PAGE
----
The “must” is the statutory obligation of the UK as a signatory to the Aarhus Convention, or to give it its full title, the “UNECE Convention on Access to Information, Public Participation in Decision-making and Access to Justice in Environmental Matters” and by signing up to EC directive 2003/4/EC (PDF) the UK has obliged all of its environmental regulations to be consistent with the Convention. (Not every EU country is a signatory, but the UK is: perhaps a case of civil servants’ Euro-enthusiasm coming back to bite them.)

The Met Office argued back that the ZOD is most precious, and if ZOD material were to be disclosed, counsel argued, there would be grave damage to the UK’s “international relations”. Like the Sneetches, British environment bureaucrats would be stranded on the beaches: shunned, ostracised, and cast into outer darkness. Nobody would want to play with British climate scientists any more.

Yet this particular reason for refusing ZOD is a relatively recent one. It came about in the aftermath of Climategate, and a succession of other climate-related -gates, after which the IPCC’s processes came under much-expanded scrutiny. The Inter Academy Council, a panel of dons, made recommendations, amongst others.

The international-relations grounds for climate secrecy first surfaced in 2009 and was used as a reason to knock back FOI requests, from various people including Holland himself. Its origins appear to lie in a request from University of East Anglia climate scientist Tim Osborne in 2009 to IPCC WG1 co-chair Thomas Stocker, which you can read here. Osborne asked Stocker:

“UEA must provide evidence to support its reasons for rejecting the original request. I’ve been asked if we can obtain a further statement about confidentiality …

… it would be very supportive if someone who currently represents IPCC (or at least IPCC WG1) could indicate that this is also the view/position of the IPCC …

There are four specific items that we would ideally like to have you view on:

(1) Does the IPCC WG1 expect authors to keep confidential the emails/correspondence/chapter text that they receive from fellow authors during the drafting process?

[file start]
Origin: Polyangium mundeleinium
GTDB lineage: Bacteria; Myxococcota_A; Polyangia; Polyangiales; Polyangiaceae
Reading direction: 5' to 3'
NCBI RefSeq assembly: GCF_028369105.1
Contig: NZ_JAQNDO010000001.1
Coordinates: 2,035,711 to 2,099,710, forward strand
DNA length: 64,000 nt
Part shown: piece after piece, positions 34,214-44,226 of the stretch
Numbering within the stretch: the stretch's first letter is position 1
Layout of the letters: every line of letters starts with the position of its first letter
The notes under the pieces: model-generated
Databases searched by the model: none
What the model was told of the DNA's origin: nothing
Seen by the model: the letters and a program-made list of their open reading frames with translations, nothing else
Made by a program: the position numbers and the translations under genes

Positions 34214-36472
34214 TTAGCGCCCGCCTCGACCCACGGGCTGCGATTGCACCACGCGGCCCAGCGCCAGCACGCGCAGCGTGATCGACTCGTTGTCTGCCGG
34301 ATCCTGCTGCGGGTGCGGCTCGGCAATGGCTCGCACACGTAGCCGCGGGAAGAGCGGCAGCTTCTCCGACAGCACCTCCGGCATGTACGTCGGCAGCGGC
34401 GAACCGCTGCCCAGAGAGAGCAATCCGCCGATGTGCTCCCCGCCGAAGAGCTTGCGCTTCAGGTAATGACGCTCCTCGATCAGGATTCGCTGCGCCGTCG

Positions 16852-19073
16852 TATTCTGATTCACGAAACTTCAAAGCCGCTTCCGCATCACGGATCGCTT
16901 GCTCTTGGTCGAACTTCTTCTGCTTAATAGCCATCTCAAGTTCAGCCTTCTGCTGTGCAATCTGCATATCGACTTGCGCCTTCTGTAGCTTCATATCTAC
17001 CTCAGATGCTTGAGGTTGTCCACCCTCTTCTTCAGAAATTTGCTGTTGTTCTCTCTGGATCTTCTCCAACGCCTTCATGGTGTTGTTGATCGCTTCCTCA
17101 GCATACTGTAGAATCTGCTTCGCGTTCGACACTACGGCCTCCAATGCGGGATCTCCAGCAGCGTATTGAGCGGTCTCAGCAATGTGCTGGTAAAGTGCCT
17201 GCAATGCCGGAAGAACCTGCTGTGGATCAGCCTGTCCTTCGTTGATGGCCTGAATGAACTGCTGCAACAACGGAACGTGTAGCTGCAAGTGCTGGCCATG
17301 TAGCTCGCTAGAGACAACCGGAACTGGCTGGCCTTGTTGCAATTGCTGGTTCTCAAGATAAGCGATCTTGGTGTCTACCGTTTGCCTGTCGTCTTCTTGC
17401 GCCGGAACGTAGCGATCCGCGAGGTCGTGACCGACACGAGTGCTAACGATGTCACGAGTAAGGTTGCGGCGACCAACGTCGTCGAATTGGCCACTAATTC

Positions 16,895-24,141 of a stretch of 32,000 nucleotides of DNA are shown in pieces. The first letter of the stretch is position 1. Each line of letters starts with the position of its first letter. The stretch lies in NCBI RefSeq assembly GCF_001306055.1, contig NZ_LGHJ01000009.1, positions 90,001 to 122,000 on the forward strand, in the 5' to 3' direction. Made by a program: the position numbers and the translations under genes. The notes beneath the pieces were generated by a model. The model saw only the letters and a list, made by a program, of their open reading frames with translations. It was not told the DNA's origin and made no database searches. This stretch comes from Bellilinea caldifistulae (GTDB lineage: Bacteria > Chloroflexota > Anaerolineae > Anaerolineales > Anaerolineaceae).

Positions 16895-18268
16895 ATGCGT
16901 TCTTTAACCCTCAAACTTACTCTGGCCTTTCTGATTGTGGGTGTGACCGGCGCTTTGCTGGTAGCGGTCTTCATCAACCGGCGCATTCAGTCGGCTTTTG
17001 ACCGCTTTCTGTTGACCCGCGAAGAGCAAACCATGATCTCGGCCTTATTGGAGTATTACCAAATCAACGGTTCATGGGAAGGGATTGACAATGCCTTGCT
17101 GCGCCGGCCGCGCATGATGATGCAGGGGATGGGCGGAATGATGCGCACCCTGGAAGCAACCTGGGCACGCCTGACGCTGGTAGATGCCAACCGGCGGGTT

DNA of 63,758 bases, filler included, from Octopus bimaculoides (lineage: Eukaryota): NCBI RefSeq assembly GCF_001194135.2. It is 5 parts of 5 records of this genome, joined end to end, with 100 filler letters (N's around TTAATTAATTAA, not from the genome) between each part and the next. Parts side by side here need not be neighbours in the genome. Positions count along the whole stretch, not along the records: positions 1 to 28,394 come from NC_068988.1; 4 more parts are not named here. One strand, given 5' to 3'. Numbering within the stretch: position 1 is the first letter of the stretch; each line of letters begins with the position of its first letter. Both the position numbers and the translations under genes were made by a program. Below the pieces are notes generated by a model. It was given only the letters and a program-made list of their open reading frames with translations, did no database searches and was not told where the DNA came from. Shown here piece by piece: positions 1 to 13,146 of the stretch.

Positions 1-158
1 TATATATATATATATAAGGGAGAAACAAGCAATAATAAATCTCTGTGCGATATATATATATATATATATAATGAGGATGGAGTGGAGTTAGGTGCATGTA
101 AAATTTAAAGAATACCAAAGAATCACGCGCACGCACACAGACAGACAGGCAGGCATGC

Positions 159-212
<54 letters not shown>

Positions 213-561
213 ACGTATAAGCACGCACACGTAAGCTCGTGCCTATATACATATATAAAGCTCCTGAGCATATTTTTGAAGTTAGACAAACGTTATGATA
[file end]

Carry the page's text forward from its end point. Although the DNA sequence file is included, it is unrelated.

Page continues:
(2) Would there be an adverse effect on the IPCC WG1 if we were to break this confidentiality? (Note that we might be forced to break it *during* the drafting of the next report)

(3) Would there be an adverse effect on UEA’s relationship with IPCC WG1?

(4) In providing views on items (1)-(3), are they your personal view or can we say that they represent IPCC WG1 position?”

“Can we say that” is particularly revealing.

It’s a common misconception – a sign of the media’s deference to scientists, perhaps – that the IPCC consists of a properly appointed actual panel somewhere. As Stott cheerfully confirmed, beyond a small technical administrative support team called the TSU, there isn’t really “an IPCC” at all. Self-selecting scientists kick off the assessment process, often gatekeeping material by their friends and colleagues, hard-green campaign groups etc.

From the Second Draft stage of the review process the room is full of government officials – the international bureaucracy effectively takes over. The rules are set by the participants, making it up as they go along, Lord of the Flies-style. The Osborne-Stocker exchange illustrates a normal example of one scientist colluding with another in an attempt to prevent the public finding out how the process works.

Stott described in court the process which allows any member of the public to “self-certify” as an Expert Reviewer and join the process at the First Order Draft (ie, the second) stage. He pointed out that Comments generated at this stage were made public last time.

This is true, but bear in mind that the IPCC went to great lengths to avoid Draft Review Comments actually being read last time around – “making public” the comments by depositing an un-indexed paper archive in a library in Massachusetts. In the internet era, that’s tantamount to “burying them in a hole in the ground”, says Holland. Today, the Comments are indeed officially released on the actual interwebs – but too late to stop errors being spotted, Holland retorted. He cited Glaciergate as an avoidable error.

“On the internet, half of what I’ve asked for is already there,” said Holland. “It’s extremely boring stuff, and contains nothing confidential. I can see no reason for it not being released.”

Holland’s other argument, the “should”, is an ethical one. He cited the former IPCC head John Houghton who wrote, “for assessments that inform public policy it is essential that things are seen to be done: the assessment should be completely open and transparent”. He contrasted this with “indefinite confidentiality” implicit in refusing access to the ZOD.

Not to mention the small matter of compliance with Aarhus.

The IPCC’s defence was twofold: the ZOD work needed to be kept from the public because the participants were learning the ropes, and because it offered a sanctity of private thought required for this vital education. Exposing the scientists to the public at this stage would be like mocking a Learner Driver for knocking over the traffic cones. This would be horribly cruel, defence argued.

“The Zero Order Draft is a training document we can take to a few people to tell us ‘are we on the right lines here?’ ‘have we learned to write a document?’ The lessons we learn we can then take on to produce the first First Order Draft to formal review,” Stott said.

Judge Dhanji wondered what the harm was?

Stott replied:

“Well the issue can and does get misused and misrepresented as representative of the IPCC assessment. We’ve had that in the past with leaked drafts.”